"This policy, which is justified temporarily, is unsustainable in the long term," he told German regional media group Funke, pointing to the limited capacity not just in Germany, but also across Europe, to receive newcomers.
"We have to say this clearly: Europe cannot take in all migrants from Syria, Iraq or Africa. It has to regain control over its borders, over its migration or asylum policies," said Valls, who is travelling to southern Germany to attend the Munich Security Conference.
The French prime minister's criticisms, which are due to be published on Saturday, came after his Russian counterpart Dmitry Medvedev lambasted Merkel's asylum policy.
"It's quite simply stupid to open Europe's doors wide and invite in everyone who wants to come to your country," Medvedev said in an interview to be published this weekend by the economic daily Handelsblatt.
"European migration policy is a total failure, all that is absolutely frightening," Medvedev added.
Germany doubles down
But there was no sign of backing down from Merkel's government on Friday.
Defence Minister Ursula von der Leyen warned that Europe's deep divisions on how to handle the mass refugee influx are playing into the hands of the Islamic State jihadist group.
"The historic mission of Europe for the past 70 years, to be a symbol of freedom and values, threatens to be drowned out by xenophobia and nationalism," she said in an opening speech at the Munich Security Conference.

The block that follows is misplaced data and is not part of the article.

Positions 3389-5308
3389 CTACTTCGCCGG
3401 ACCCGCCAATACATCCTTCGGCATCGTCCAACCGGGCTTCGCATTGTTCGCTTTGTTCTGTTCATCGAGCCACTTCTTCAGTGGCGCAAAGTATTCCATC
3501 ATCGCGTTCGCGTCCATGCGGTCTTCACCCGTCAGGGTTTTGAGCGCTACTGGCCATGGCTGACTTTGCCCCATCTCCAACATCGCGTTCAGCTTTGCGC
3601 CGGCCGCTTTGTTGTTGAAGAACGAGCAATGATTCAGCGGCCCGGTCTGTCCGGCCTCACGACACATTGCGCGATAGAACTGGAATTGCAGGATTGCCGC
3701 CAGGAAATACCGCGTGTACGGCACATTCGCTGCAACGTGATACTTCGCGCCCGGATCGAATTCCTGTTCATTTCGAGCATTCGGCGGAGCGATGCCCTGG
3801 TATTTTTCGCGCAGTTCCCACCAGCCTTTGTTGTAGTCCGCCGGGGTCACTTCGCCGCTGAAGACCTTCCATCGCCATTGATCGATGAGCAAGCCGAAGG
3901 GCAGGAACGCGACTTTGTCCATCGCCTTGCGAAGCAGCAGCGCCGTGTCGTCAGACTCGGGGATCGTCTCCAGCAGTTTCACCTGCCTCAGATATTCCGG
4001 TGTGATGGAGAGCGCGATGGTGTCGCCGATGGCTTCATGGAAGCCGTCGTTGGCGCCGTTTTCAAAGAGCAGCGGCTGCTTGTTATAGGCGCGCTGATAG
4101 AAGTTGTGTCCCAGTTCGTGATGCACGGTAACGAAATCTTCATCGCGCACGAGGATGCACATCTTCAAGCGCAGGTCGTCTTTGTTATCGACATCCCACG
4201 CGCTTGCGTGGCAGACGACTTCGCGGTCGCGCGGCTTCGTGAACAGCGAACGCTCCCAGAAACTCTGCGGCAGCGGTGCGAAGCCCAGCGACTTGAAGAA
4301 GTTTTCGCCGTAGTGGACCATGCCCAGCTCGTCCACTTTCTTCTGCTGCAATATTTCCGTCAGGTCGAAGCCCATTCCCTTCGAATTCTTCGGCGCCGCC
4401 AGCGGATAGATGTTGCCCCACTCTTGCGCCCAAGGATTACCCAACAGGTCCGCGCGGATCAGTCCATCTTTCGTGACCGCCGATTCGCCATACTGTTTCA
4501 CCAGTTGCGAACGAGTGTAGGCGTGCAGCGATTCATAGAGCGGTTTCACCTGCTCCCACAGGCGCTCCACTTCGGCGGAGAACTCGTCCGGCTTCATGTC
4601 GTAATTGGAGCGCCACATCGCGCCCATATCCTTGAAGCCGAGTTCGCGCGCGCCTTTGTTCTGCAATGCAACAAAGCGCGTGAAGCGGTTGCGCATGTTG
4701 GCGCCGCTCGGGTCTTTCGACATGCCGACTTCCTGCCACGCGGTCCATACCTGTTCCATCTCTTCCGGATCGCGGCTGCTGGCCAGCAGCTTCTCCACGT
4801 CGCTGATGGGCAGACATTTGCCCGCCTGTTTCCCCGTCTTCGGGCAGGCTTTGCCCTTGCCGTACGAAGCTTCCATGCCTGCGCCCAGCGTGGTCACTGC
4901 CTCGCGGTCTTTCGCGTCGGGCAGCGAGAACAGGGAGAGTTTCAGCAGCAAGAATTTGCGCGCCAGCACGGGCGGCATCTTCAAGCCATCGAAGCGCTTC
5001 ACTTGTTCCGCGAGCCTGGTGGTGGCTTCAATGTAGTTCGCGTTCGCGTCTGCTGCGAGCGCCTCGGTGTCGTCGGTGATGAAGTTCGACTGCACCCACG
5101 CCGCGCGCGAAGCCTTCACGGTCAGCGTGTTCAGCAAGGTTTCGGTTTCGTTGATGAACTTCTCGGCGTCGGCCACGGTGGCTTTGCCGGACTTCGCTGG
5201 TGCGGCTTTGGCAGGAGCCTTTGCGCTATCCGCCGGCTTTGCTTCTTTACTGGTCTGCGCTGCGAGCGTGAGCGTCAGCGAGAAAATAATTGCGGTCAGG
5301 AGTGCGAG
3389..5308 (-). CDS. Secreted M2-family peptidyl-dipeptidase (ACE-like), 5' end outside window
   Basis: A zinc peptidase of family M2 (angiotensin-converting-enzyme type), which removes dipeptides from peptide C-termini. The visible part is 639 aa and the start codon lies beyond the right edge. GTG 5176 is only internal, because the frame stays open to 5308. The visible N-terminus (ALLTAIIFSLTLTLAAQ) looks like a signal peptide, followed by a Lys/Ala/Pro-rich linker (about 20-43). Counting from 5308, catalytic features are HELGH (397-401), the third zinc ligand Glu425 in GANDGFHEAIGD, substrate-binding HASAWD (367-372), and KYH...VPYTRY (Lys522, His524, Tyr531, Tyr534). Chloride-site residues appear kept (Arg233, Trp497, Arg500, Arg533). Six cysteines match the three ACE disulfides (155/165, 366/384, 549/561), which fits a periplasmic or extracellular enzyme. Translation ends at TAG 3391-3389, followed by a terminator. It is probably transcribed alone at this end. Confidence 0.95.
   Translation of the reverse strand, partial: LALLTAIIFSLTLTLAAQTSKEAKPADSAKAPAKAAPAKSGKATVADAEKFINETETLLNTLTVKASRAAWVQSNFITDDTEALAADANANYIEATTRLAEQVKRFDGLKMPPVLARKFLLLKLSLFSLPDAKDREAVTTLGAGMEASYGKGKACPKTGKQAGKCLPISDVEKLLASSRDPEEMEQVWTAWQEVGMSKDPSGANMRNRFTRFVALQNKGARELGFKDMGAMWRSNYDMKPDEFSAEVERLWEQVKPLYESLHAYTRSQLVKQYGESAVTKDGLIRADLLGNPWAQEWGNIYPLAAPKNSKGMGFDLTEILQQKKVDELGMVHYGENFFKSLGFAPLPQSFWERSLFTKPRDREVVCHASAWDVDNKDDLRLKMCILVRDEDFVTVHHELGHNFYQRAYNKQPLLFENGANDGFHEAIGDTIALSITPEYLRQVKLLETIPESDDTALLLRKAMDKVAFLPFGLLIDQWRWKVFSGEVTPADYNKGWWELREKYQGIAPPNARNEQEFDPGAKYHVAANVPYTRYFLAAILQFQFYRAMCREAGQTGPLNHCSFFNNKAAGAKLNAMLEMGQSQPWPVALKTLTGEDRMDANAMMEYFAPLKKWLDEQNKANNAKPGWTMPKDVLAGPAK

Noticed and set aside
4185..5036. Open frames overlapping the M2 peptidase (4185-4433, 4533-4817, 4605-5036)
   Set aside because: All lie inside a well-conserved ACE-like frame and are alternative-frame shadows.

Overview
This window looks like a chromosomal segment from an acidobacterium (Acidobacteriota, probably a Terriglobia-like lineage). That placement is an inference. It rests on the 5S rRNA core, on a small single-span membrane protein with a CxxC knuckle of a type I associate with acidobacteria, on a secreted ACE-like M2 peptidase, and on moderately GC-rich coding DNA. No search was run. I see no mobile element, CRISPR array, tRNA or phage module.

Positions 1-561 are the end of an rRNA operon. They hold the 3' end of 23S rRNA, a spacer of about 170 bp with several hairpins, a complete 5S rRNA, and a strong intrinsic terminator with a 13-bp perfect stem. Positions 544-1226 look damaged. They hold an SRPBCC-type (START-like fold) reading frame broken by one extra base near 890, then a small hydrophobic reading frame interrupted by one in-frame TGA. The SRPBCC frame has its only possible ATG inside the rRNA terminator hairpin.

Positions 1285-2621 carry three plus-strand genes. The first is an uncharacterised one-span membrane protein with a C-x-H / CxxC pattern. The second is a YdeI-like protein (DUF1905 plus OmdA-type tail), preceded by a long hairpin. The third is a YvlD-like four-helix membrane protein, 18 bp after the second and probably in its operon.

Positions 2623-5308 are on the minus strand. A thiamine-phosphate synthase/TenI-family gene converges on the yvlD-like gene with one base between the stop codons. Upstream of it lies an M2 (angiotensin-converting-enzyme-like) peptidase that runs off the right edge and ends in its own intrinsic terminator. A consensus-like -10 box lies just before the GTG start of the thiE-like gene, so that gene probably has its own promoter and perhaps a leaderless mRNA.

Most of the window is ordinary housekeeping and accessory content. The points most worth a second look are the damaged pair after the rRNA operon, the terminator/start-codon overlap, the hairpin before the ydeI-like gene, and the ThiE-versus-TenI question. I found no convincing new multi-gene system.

The mass migrant inflows have put Europe into "crisis mode", fuelling right-wing populists and threatening its open borders agreement, said the minister.
"This is grist to the propaganda mill of the IS. European division plays especially into the hands of those who want to corrode European unity – from within and from outside."
The minister urged a determined fight against IS, but also greater humanity for those on the run from war.
"How can a continent of 500 million citizens see its foundations shaken and capitulate by 1.5 million or 2 million refugees?" she asked.
Public support wobbles
Opposition has been growing within Germany against Merkel's decision to open the doors to those fleeing war and persecution.
An opinion poll published late January showed that nearly 40 percent of German voters want Merkel to quit over her asylum policy.
The chancellor has pledged to "tangibly" reduce the number of migrants and asylum seekers arriving this year with a range of measures in Germany, on the European level and with the help of international partners such as Turkey.